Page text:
How to Choose the Right Small Business Accountant in the UK: A Step-by-Step Guide

Top Tips for Choosing a Help Accountant

Once you’ve chosen, it’s time to contract a bookkeeper for accountant. The following step is to choose which bookkeeper to enlist.

It’s imperative to require the time to do this carefully, and there are a number of things you’ll want to consider beginning with. You’ll have to think about issues just like the position of the bookkeeper, the assignment of workload, and the sort of bookkeeping program you will be utilizing. 

Consider how much you will have to pay the bookkeeper and whether he can help you lower your business taxes.

Your company will benefit from having an experienced and knowledgeable person who handles one of the most important areas of your business: your finances. The right person will save you time and money year after year. So here are some things to consider when choosing an accountant.

Ask yourself if position matters

In the past, it was important to have your company’s accountant nearby. But today, more and more companies are collaborating online, using cloud-based technology to manage their business. This means less location of a problem. With cloud accounting, you and your accountant can simultaneously view identical data in real-time, no matter where you are.

Deciding where to find your accountant really depends on what is best for your business. Depending on how you want to handle your finances, your accountant can literally work anywhere in the world. 

For example, if you want to collaborate via email, phone call, video conferencing, or secure accounting software, you might be in New York, and they might be in London. While your accountant can be anywhere in the world, you don’t have to compromise based on location. You might find someone who really understands the specifics of your business or industry.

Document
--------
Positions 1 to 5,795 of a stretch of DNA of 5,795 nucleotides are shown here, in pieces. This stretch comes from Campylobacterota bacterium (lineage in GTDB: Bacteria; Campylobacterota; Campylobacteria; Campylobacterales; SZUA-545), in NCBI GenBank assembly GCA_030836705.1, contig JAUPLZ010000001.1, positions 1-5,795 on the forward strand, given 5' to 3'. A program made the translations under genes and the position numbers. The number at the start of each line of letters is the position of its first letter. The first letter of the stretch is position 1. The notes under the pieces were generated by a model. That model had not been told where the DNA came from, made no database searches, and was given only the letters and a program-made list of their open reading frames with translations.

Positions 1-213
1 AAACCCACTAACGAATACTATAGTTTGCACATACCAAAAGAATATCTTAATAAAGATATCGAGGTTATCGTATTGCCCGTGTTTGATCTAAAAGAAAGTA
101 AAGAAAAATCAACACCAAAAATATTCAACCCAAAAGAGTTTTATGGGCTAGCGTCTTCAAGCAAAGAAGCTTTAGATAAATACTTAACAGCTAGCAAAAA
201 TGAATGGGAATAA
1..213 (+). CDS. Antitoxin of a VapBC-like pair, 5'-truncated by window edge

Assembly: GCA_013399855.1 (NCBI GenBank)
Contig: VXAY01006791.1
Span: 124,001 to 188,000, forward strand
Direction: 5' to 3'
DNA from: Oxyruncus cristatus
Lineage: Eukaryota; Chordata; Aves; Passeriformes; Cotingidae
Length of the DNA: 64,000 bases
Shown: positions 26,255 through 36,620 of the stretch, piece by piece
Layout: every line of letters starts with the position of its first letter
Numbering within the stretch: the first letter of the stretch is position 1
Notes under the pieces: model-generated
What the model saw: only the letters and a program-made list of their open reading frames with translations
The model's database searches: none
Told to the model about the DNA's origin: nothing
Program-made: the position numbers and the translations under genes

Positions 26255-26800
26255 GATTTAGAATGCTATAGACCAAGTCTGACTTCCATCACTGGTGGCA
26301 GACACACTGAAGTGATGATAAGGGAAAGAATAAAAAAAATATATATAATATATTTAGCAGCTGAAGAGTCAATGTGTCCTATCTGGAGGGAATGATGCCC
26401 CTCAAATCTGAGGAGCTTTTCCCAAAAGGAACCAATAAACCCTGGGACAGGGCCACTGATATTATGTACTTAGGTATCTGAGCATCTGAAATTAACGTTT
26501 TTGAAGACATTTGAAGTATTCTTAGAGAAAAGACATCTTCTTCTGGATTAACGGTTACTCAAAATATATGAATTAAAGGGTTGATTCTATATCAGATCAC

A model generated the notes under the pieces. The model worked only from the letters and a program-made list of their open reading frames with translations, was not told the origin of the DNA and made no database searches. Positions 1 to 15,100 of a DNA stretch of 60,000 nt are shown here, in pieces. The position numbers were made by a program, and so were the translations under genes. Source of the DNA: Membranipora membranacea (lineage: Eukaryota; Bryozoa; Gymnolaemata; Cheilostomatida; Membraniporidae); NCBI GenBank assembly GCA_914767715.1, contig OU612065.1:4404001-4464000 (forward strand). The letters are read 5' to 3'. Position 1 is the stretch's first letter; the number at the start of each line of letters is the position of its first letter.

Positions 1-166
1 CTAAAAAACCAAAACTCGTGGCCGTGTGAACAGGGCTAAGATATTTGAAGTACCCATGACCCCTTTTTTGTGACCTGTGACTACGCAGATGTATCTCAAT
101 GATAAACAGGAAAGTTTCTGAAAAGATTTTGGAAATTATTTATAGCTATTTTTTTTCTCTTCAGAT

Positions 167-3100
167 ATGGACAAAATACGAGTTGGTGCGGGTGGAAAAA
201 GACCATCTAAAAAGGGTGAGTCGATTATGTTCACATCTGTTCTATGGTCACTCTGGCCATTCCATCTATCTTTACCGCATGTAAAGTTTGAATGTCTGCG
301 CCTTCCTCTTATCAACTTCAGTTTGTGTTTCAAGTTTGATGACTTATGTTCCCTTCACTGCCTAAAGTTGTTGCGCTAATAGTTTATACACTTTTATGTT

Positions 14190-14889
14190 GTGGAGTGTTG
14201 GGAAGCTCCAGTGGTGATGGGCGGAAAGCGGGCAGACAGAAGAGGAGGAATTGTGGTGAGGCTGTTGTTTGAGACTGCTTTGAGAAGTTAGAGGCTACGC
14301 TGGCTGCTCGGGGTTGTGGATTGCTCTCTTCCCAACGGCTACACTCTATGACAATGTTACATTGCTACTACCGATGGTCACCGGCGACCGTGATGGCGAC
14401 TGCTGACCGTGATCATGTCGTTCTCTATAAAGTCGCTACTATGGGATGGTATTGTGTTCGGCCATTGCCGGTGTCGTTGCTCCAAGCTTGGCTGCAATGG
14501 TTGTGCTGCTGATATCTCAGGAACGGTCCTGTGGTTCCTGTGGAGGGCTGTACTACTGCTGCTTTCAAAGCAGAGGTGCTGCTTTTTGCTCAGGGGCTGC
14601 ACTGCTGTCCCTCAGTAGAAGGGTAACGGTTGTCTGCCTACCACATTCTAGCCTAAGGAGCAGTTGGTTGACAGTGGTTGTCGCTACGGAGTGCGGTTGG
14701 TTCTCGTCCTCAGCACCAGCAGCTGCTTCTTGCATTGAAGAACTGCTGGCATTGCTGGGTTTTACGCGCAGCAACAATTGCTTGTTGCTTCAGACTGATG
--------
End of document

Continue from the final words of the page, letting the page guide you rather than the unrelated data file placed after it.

On the other hand, you will favor face-to-face contact and discover it is supportive to have somebody who can go with you to trade meetings. If so, you’ll have to restrict your look to bookkeepers who work adjacent or are willing to visit your office from time to time.

Wherever they are, make beyond any doubt, they are recognizable with the assessed laws that apply to your trade. 

Choose a Certified or Notarized Accountant

For peace of mind, choose an accountant who is regulated by a professional or government-accredited body. Depending on the country you are in, this could be:

  • Accountant
  • Certified Accountant
  • member of the International Association of Accountants
  • member of the Institute of Financial Accounting
  • Chartered Accountants (CAs) are highly qualified professionals who have completed further education at the diploma level as well as work experience and a professional competency program.

An experienced and knowledgeable accountant can add value to your business right from the start. If you want your business to grow, you should hire a professional accountant sooner rather than later.

Of course, it is possible to use an unlicensed accountant – or those without an equivalent qualification – for bookkeeping, tax returns, or general financial management. However, you will almost certainly need these higher qualifications if you take out a loan or get audited. 

Find an accountant with the right expertise.

You will need someone with experience preparing tax returns and financial documents for businesses similar in size and revenue to yours. If your business uses cloud-based software for the majority of its business, you’ll probably need someone familiar with cloud computing.

It’s even better if they’ve worked with companies in similar market sectors to yours, as that will help them understand your unique business needs. You might want to check if they have larger customers. If they do, that’s a good sign because you’ll know they’ll be able to meet your growing needs over time. You can also ask them to provide a customer list detailing the total revenue and number of employees for each company. Find out how their customers have grown and evolved over the years to find out if they can handle your business’s changing needs.

Talk to the government and trade associations.

Small businesses are the engine of many countries economies. For this reason, governments want to encourage their development.

As a small business owner, take advantage of the available network of business advisors to help you make decisions like choosing the right accountant. There are often voluntary organizations and local chambers of commerce available to advise you as well. Use them because they are there to help you, and their advice is usually free.